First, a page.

The long nighttime ends with an early morning session before the Sanhedrin, the ruling council of the Jews in Jerusalem. Although the gospel accounts give this event the semblance of a "trial" it was probably an informal hearing as the leaders prepared their case against Jesus for presentation before the Roman governor. Luke brings us quickly to the heart of the issue: the reader of this gospel knows from the opening scenes of the infancy narrative that Jesus is the "Messiah" and the "Son of God". But the opponents are closed to this truth.

The leaders bring Jesus to Pilate and begin to charge him with serious crimes. Luke alone emphasizes the political nature of the charges against Jesus: "We found this man misleading our people; he opposes the payment of taxes to Caesar and maintains that he is the Messiah a king" (23:2). Later they repeat the charges: "He is inciting the people with his teaching throughout all Judea, from Galilee where he began even to here" (23:5).

Luke's account is filled with irony. It is ironic that the leaders whose responsibility was to defend the freedom and faith of Israel would become concerned with the rights of Caesar. But the reader of the gospel is aware of another level of irony: in fact, Jesus' powerful ministry of justice was a profound threat to the oppressive might of Caesar. And indeed his mission had intended to "stir up the people" as the Lukan Jesus has journeyed majestically from Galilee to Jerusalem. But the revolution Jesus incited was not the predictable clash of alternate political systems, but a call for fundamental conversion and a vision of a renewed human family built on justice and compassion--a vision capable of shaking the foundation of every oppressive political system.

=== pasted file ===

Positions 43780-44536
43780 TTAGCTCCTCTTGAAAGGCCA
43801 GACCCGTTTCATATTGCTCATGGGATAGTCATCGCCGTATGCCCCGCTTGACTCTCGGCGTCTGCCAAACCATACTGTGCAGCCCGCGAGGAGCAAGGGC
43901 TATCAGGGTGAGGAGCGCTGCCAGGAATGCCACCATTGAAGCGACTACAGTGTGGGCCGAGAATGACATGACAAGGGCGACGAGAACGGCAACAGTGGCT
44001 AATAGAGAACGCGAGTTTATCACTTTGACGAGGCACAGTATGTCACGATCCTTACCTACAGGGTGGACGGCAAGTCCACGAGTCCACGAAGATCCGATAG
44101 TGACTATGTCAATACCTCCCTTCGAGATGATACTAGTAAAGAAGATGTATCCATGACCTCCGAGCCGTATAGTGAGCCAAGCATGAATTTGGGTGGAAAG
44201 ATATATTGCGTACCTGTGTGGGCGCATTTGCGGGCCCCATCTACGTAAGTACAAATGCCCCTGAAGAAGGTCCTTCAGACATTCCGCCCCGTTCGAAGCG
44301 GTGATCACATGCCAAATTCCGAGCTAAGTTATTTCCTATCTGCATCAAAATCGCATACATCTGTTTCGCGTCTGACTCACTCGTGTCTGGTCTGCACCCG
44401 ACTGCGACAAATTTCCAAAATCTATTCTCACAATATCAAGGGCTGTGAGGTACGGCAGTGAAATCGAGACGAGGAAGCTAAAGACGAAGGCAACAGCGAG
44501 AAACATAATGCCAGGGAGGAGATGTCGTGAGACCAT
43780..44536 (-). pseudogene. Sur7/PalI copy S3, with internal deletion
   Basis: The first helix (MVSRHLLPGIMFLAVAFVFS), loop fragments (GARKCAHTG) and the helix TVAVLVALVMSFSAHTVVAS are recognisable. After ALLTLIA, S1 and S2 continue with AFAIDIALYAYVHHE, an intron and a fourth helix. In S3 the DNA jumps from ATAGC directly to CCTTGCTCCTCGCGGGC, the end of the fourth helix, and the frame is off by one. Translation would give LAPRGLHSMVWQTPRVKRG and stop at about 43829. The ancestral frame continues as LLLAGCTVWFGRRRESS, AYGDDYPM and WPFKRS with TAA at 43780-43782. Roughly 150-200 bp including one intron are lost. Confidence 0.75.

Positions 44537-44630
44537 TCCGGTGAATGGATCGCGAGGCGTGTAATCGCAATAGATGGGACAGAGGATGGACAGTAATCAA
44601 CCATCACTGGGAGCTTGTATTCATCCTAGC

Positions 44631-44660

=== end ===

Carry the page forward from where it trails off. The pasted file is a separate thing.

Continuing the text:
Further irony is found in the fact that the secular authorities, Pilate and then Herod, find Jesus innocent while the religious leaders tenaciously seek to destroy him. Luke has the Roman Governor and the vassal king of Galilee repeatedly affirm this. "I find this man not guilty", Pilate declares (23:4). And in a curious scene unique to Luke (23:6-16), even when Jesus is mocked as a bogus prophet by Herod Antipas, the corrupt king and murderer of prophets (9:7-9; 13:31-33) could find no guilt in Jesus.

So once again Pilate refuses to condemn Jesus; the charges of sedition are emphatically denied: "I have conducted my investigation in your presence and have not found this man guilty of the charges you have brought against him...so no capital crime has been committed by him." (23:14; see also 23:22).

Some biblical scholars think that in so doing Luke wanted to assure his Roman readers that Jesus was not a political revolutionary and that the Christians could live in peace in the empire. Perhaps so, but Luke also presents Pilate (and even more so Herod) as weak and ultimately corrupt because they finally accede to the demands of the leaders that Jesus be crucified. Rather than attempting to soothe the anxieties of Roman officials, it is more likely that Luke wanted to show that Jesus died unjustly yet without swerving from his fidelity to God's will. This had been the fate of the persecuted prophets of Israel and it would be the fate of courageous followers of Jesus down to our own day. Jesus was the first Christian martyr, following the pattern of many of his Jewish ancestors who had suffered for their fidelity to God.

top of page